Cairo, Jan 26 (IANS) On the anniversary of the 2011 Egyptian uprising that ended the three-decade rule of former President Hosni Mubarak, the iconic Tahrir Square does not feature protesters marking the occasion, instead the government wants to change the spot into an “archaeological and touristic” oasis.
Palm and olive trees, four statues of pharaonic rams and even an obelisk are part of a controversial project to overhaul the plaza, the epicentre of the protests, reports Efe news.
Although protests are banned, limited but significant numbers of protesters on Saturday took to the streets against President Abdel Fattah el-Sisi, who ousted Islamist Mohamed Morsi after protests against his rule in 2013, leading to the detention of 4,000 people, according to NGOs.
The pedestrian crossing and frantic comings and goings of cars, taxis and vans continue under the watchful eye of a large number of troops deployed at each entrance to Tahrir Square.
Some of these troops are heavily armed and with their faces covered by balaclavas, giving a sense of normality to something that perhaps they have seen too many times to be surprised.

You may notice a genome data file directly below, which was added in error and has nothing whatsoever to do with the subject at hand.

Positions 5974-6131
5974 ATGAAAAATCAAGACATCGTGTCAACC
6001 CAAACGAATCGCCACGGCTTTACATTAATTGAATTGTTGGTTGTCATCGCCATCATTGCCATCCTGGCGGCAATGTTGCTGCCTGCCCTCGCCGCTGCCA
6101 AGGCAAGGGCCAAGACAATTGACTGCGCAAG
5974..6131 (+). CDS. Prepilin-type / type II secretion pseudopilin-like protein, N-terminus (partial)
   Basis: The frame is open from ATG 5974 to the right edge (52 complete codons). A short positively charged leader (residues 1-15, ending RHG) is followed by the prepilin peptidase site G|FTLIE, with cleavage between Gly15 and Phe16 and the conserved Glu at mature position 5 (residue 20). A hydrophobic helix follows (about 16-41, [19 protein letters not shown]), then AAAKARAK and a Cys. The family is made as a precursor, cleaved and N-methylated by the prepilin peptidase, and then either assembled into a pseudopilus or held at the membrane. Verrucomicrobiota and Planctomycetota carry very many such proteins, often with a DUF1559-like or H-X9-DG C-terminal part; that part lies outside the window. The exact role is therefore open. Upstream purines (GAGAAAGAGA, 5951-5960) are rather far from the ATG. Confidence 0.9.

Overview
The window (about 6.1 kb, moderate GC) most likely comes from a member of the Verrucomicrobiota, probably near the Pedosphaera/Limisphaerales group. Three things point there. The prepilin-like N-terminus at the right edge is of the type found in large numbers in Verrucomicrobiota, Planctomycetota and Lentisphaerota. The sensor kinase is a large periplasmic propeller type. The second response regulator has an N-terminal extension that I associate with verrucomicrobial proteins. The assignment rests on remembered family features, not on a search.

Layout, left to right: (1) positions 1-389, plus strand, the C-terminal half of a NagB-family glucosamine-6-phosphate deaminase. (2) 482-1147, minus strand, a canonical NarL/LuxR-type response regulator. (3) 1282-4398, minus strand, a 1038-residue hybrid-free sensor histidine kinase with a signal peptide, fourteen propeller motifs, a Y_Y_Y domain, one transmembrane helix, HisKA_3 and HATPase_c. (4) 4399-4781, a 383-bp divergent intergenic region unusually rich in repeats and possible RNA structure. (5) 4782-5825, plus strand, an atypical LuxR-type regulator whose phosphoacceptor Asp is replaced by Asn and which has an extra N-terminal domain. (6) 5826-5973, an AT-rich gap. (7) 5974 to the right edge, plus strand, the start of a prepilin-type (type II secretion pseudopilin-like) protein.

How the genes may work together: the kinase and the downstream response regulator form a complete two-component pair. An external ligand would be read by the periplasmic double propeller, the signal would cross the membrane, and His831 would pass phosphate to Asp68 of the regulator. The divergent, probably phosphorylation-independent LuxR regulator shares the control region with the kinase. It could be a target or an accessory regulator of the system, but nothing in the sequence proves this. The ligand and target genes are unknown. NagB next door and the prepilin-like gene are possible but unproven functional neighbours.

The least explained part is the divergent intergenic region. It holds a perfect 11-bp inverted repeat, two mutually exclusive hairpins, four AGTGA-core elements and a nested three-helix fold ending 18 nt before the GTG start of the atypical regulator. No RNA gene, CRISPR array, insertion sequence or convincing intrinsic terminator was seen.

Tahrir Square, one of the “most famous squares in Egypt and the world”, in the words of the Minister of Housing, Asem al-Jazar, accommodates street vendors these days, children chasing passers-by in a bid to flog some handkerchiefs and groups of young people killing time.
Little has been made public about the plans launched last August, except that posters will be removed from the facades of certain buildings and a large obelisk of Ramses II (1304-1237 BC) will preside over the square, as the Ministry of Housing, Utilities and Urban Communities said last October.
Two months later, it was revealed that four statues of pharaonic rams from the southern city of Luxor will decorate the plaza, which drew criticism on social media and among archaeologists.
The Egyptian Centre for Economic and Social Rights sued the authorities over this project.
Many people have warned that the pharaonic pieces would be at risk of being exposed to contamination and traffic vibration.
The statues are expected to arrive from Luxor later this month, while painters have almost finished colouring the facades of the houses and shops that overlook the square beige, as well as other important buildings that look out over it, such as the headquarters of the Arab League or the Omar Makram mosque.